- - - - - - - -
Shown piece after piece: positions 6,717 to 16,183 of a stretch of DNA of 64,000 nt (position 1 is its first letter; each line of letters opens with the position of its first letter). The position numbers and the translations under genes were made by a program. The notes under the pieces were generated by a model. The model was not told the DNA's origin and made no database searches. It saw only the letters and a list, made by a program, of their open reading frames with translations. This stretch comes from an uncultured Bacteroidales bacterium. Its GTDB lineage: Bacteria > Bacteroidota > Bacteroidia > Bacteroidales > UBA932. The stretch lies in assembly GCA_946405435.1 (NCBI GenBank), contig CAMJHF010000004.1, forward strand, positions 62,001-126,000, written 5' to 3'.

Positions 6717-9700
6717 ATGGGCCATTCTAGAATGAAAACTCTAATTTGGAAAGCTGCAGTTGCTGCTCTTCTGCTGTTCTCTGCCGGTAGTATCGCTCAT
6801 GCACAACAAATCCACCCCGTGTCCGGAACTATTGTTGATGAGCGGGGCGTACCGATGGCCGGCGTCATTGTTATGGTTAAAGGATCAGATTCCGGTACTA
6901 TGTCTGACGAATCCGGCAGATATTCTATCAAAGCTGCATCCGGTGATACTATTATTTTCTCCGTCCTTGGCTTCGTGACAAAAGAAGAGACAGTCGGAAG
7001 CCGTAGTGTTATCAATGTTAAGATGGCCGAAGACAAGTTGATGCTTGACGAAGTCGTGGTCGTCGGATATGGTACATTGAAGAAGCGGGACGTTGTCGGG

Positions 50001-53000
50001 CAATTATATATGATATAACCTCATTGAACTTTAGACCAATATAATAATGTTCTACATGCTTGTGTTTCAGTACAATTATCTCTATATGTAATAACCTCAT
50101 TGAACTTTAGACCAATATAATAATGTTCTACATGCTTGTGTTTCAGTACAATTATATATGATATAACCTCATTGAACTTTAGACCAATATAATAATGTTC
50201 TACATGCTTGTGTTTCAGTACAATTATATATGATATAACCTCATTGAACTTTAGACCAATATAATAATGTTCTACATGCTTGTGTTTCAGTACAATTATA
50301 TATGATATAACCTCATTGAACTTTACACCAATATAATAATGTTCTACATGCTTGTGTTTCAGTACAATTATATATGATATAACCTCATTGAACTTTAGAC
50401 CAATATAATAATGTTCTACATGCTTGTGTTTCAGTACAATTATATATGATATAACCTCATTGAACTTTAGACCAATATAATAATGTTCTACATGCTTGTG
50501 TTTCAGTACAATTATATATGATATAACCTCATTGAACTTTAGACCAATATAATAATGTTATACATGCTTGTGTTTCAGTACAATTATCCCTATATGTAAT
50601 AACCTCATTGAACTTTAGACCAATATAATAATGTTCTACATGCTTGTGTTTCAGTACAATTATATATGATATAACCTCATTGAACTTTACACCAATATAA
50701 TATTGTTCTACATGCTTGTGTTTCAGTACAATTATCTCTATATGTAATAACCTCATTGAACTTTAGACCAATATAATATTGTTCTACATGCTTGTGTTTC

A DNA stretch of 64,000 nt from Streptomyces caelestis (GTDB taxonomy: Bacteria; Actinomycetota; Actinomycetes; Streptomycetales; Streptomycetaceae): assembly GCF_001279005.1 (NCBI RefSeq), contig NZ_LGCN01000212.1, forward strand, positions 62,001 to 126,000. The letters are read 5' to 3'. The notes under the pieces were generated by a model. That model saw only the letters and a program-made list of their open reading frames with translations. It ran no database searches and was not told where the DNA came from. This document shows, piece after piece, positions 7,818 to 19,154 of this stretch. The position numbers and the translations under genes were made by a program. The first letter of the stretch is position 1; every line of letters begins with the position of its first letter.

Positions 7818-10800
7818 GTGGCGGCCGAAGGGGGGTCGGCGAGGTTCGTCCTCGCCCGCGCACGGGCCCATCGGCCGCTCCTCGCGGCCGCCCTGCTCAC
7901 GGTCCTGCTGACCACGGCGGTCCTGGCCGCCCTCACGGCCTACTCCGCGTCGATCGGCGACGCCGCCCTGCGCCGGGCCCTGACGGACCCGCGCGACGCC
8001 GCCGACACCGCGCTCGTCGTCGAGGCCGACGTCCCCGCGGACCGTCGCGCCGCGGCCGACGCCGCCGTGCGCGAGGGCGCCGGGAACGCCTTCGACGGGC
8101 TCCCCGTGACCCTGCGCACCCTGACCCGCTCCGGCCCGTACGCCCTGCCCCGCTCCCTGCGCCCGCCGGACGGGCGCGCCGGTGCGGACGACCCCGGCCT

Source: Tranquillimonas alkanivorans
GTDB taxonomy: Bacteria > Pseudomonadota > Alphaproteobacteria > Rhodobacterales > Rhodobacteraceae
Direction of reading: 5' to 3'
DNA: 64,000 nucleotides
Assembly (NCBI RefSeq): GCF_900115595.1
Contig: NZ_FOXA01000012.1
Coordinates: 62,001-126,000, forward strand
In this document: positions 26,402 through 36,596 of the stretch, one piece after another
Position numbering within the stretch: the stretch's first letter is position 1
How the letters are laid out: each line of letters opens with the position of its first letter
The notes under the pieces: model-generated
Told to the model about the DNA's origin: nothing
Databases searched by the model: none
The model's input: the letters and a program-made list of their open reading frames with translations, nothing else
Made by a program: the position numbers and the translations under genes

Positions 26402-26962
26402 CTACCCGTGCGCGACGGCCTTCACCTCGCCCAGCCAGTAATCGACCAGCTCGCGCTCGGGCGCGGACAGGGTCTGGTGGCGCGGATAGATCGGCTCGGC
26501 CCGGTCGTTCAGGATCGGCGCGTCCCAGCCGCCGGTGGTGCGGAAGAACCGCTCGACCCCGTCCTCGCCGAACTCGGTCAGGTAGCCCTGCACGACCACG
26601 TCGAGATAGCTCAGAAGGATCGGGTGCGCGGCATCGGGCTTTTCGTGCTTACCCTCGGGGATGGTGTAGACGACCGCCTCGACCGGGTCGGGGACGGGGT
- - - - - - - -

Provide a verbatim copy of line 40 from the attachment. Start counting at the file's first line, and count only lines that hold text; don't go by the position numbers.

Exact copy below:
26601 TCGAGATAGCTCAGAAGGATCGGGTGCGCGGCATCGGGCTTTTCGTGCTTACCCTCGGGGATGGTGTAGACGACCGCCTCGACCGGGTCGGGGACGGGGT